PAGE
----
the interior

Smoke plumes out of a power plant in Fairbanks

My cabin in the woods

Where the shitcicles grow

Sometimes it’s hard to believe that I lived in a place without running water, in this day and age, in one of the most highly developed countries in the world.  I did live outside city limits, but only by a mile, and still there weren’t ordinances about shitting into a hole in the ground. When you think about it, it seems like a health hazard. What happens to the groundwater? I’m not a scientist, and maybe the potable water we tap into is at a level deep enough that it’s not effected, but it seems like there’d be some contamination.

Geographically, Fairbanks is a fascinating town–it’s situated in the Tanana Valley and surrounded on all sides by rivers, hills, and a 100 mile area of flatland that eventually meets the Alaska Range–visible, and truly magnificent, on a clear day.  During winter months, Fairbanks has one of the most extreme temperature inversions on Earth. Because of its low elevation, cold air gets trapped in the low-lying areas of the city, and warm area rises to the hills. It’s the opposite of what you might expect. At sea level, it’s bitterly cold; up higher, it’s balmy.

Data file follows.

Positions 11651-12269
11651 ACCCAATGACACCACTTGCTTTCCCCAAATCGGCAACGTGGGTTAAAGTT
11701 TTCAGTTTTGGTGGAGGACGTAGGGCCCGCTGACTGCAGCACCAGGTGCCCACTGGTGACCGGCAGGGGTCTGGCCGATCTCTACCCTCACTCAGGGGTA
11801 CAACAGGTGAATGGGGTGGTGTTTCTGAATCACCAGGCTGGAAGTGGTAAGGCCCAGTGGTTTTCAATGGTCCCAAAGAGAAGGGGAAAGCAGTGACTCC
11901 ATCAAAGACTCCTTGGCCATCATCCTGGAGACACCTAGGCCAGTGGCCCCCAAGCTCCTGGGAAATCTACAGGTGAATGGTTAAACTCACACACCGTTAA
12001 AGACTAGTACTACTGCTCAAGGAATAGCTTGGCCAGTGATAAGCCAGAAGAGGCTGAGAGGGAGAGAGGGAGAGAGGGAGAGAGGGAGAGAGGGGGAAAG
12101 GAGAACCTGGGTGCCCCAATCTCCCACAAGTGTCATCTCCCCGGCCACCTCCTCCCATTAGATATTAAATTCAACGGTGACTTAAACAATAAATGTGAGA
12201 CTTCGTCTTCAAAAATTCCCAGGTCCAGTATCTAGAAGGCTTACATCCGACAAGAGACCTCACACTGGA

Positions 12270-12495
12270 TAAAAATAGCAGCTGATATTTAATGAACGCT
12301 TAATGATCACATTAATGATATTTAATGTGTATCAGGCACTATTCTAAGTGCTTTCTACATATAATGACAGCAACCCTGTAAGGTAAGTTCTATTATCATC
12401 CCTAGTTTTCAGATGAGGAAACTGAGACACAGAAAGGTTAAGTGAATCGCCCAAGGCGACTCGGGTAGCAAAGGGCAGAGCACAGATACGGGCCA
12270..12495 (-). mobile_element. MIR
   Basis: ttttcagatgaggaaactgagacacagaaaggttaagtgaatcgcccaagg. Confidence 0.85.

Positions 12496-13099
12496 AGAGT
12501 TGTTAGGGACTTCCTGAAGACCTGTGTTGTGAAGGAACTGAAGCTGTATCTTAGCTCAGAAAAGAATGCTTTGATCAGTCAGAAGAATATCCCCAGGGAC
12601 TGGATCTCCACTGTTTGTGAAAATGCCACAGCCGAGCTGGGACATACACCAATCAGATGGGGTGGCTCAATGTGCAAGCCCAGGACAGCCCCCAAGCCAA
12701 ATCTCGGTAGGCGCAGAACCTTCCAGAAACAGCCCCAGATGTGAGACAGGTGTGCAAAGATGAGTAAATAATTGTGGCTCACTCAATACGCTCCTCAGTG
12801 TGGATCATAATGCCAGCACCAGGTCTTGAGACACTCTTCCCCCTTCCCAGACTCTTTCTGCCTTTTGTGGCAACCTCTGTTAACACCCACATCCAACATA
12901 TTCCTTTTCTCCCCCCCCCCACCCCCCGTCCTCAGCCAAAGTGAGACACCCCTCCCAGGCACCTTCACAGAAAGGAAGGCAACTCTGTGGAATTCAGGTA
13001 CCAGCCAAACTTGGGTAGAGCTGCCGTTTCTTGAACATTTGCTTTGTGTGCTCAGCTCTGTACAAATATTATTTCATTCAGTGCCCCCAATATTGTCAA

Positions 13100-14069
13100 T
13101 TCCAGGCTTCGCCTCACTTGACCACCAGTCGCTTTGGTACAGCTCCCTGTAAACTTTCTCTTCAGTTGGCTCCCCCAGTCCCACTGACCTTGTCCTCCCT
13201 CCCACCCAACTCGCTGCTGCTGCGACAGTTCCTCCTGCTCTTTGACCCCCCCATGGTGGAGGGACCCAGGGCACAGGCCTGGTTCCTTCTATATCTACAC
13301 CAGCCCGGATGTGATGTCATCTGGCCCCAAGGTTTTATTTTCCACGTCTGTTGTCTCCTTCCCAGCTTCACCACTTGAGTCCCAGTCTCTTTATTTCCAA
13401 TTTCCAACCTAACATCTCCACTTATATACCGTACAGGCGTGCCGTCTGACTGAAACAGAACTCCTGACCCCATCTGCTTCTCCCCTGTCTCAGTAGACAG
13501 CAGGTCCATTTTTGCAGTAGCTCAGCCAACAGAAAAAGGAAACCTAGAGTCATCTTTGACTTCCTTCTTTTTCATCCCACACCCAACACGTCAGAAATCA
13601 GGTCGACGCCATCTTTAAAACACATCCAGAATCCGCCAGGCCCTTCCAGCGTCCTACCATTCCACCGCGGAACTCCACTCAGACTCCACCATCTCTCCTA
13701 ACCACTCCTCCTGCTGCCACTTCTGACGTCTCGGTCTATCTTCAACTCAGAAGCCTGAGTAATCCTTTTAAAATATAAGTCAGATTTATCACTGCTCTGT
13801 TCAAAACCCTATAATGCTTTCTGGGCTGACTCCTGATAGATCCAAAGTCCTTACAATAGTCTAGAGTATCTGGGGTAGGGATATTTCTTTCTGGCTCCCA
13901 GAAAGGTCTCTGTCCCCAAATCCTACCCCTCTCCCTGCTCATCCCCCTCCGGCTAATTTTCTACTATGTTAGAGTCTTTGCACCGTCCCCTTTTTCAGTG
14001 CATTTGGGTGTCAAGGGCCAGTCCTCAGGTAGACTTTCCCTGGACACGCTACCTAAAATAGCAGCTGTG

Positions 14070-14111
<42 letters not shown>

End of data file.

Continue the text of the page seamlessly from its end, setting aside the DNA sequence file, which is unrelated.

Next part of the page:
The winter solstice in Fairbanks means just over three hours of daylight, while the sun skirts across the horizon before sinking back down. On June 21st, it’s the land of the midnight sun. The extremes are mind boggling, but once you get used to them, or at least know what to expect, it’s an oddly comforting routine. For eight months out of the year, you know how Mother Nature will behave.  Cold, dark and unforgiving. There isn’t any of that wishy-washy stuff. When it snows, it stays. There aren’t cloudy days, then sunny days. There’s just dusk, then dark. The starkness is breathtaking, actually. It’s reminiscent of a Russel Chatham painting. The colors of the landscape consist of the whiteness of the snow and the green of the spruce. And when the sun pokes its head up, just briefly, a swath of faint purple and pink.

When the weather gets too relentless, you hole up in your cabin, warm up by the stove and read a good book. Drink a hot toddy. Or get in your truck and seek refuge at The Oasis (a bar), where you can get the best halibut melt of your life and put quarters in the jukebox until 3 a.m.

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